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RUSSIA

Senior French officer held on suspicion of spying for Russia

A senior French military officer stationed at a NATO base has been indicted and jailed on suspicion of spying for Russia, local media and sources said on Sunday.

Senior French officer held on suspicion of spying for Russia
A change of command ceremony at the base of NATO’s Alliance Ground Surveillance Force in Sigonella, Italy. It is not known at which Italian Nato base the officer was stationed. Photo: Falk Plankenhorn
The French army officer was stationed abroad, a judicial source said confirming details from Europe 1 radio. According to the report, the soldier was stationed on a NATO base in Italy and is suspected of espionage on behalf of Russia.
   
The French government confirmed it was investigating a senior military officer over a “security breach”.
   
“What I can confirm is that a senior officer is facing legal proceedings for a security breach,” Defence Minister Florence Parly told Europe 1 radio, CNews and Les Echos newspaper. She gave no further details.
   
The judicial source said the officer had been indicted and jailed on charges involving “intelligence with a foreign power that undermines the fundamental interests of the nation”.
   
He is being prosecuted for “delivering information to a foreign power”, “collecting information harming the fundamental interests of the nation with a view to delivering them to a foreign power” and “compromising the secrecy of national defence”, the source said.
 
   
Europe 1 said the officer was a lieutenant-colonel stationed with NATO in Italy and had been placed under investigation on suspicion of spying for Russia.
   
He speaks Russian and was seen in Italy with a man identified as an agent of the GRU, the Russian military intelligence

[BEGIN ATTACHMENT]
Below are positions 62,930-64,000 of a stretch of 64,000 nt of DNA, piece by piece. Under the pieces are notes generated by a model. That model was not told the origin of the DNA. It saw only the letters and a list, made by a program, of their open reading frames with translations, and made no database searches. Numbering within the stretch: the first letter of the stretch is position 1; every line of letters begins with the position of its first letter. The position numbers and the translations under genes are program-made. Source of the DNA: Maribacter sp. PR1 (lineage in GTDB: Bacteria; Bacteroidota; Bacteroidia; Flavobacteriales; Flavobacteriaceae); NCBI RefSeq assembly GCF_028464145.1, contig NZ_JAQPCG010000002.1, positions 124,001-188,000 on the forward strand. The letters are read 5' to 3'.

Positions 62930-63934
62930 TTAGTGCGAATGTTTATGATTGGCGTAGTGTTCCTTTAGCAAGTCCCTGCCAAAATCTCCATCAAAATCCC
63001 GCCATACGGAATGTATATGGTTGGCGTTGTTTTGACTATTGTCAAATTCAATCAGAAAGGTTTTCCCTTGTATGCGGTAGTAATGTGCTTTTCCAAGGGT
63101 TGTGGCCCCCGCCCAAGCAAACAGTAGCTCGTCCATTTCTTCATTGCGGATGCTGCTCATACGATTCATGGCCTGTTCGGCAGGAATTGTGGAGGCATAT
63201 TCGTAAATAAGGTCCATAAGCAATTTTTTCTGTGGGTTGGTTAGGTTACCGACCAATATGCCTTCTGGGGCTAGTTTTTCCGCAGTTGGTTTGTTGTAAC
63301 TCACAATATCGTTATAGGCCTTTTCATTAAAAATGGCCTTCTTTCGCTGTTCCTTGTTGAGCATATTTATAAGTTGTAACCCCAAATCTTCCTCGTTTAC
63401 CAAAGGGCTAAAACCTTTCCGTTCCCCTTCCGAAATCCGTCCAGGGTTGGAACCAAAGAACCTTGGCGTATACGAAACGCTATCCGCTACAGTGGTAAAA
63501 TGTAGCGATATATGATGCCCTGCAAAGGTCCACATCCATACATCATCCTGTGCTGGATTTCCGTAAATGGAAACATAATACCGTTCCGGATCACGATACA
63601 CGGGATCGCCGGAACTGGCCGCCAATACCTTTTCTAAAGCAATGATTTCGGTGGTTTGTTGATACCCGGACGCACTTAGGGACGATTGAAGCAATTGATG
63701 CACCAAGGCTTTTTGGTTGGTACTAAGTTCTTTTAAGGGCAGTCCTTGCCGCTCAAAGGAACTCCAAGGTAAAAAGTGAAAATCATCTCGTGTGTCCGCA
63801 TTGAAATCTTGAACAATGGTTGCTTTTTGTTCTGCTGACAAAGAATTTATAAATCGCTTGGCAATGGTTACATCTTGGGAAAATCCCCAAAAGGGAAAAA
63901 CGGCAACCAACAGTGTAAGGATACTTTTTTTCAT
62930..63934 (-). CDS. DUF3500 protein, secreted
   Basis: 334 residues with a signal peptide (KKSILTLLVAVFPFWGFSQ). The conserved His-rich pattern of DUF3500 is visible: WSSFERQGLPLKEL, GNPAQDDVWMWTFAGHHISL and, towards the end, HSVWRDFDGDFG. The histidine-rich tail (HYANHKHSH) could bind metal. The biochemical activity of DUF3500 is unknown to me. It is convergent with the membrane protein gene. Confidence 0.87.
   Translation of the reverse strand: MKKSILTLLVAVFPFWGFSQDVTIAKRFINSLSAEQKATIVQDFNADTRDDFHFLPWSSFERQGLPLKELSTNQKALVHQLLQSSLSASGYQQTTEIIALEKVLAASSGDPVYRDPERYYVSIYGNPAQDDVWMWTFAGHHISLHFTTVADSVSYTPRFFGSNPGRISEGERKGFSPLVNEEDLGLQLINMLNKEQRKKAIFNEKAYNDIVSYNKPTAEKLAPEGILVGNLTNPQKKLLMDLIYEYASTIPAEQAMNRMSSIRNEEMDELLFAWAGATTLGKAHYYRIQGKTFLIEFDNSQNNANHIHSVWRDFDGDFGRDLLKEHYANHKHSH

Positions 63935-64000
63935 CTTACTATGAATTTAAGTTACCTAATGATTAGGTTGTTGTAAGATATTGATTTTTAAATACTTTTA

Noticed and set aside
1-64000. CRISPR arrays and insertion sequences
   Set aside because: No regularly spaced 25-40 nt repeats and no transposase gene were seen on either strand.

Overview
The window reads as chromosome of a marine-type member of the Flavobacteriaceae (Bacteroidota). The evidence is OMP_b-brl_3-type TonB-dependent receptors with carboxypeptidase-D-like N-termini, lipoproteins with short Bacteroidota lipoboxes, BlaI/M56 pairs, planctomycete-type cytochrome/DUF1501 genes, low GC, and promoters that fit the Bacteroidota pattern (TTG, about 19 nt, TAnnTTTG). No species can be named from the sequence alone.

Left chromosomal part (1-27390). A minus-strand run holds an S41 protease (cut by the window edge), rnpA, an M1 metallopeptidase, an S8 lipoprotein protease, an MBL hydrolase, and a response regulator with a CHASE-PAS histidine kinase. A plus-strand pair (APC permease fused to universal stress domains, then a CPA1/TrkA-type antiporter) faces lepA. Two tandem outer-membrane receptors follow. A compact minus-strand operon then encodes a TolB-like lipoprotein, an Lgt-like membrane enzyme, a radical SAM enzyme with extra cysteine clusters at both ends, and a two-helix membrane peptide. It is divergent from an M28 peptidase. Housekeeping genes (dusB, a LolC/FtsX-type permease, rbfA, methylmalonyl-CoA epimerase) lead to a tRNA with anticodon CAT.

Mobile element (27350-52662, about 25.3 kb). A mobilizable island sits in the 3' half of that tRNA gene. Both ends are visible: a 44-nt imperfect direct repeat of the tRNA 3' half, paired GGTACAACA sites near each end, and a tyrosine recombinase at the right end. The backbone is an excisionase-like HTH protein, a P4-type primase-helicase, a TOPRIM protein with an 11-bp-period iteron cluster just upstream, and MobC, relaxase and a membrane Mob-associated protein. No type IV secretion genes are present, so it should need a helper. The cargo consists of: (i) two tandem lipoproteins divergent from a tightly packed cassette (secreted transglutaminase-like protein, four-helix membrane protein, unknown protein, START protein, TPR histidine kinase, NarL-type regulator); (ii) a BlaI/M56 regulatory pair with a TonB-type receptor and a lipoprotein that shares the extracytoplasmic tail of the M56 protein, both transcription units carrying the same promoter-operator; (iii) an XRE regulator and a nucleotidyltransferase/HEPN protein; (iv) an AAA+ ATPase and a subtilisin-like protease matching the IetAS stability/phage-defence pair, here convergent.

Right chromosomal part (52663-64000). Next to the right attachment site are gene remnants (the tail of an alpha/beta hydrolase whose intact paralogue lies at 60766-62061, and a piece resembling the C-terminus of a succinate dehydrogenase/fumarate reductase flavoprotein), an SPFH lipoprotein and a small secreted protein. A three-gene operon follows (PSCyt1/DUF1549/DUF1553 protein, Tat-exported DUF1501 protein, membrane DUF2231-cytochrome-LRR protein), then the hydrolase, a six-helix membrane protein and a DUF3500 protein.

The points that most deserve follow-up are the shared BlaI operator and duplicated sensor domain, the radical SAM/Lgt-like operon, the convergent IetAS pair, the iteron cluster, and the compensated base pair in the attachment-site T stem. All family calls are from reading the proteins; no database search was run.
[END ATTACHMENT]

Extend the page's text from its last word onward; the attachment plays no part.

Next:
service, the report said. It said he is suspected of having supplied sensitive documents to Russian intelligence.
   
The man was arrested by DGSI intelligence service as he was about to leave for Italy at the end of his holidays in France, and is being held at a prison in Paris, Europe 1 said.

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NATO

Turkey publishes demands for backing Sweden’s Nato membership

Turkey’s government has demanded "concrete assurances" that Sweden will stop backing groups it regards as terrorist, as it lays out its price for backing Swedish Nato membership.

Turkey publishes demands for backing Sweden's Nato membership

“Sweden, which has applied for membership, is expected to take principled steps and provide concrete assurances regarding Turkey’s security concerns,” the Turkish government wrote in a statement, published in English on its website. “Under the collective security principle of Nato, Turkey expects concrete assurances from Sweden, which supports terrorist organisations.” 

The statement refers to the “PKK/PYD”, conflating the PYD, the party which runs the Kurdish region in northern Syria, with the PKK, which is designated a terrorist organisation by Sweden, as well as by the EU and the US.

It also highlights the $367m Sweden has promised in support of the PYD, accuses Sweden of supplying military equipment, particularly anti-tanks and drones, to Kurdish forces in northern Syria, and criticises the arms embargo Sweden imposed on Turkey in 2019. 

READ ALSO: Could Turkey block Sweden from Nato membership?

“Turkey expects support from all Nato member states in its legitimate rights based on international law and in its fight against terrorism for decades,” the statement reads. “The embargo practices are against the spirit of the alliance.”

Finally, the statement reiterates a call made in 2017 for Sweden to extradite “terrorists” linked to PKK/PYD and FETO (Fethullahist Terrorist Organisation), the Turkish government’s designation for the Gülen movement.

The Turkish government’s directorate of communications published a version of the demands on social media, laid out as five bullet points, and translated into eleven languages, including Russian. 

The Turkish government posted a five-point statement of its stance on Nato membership in eleven languages on social media. Photo: Turkish government

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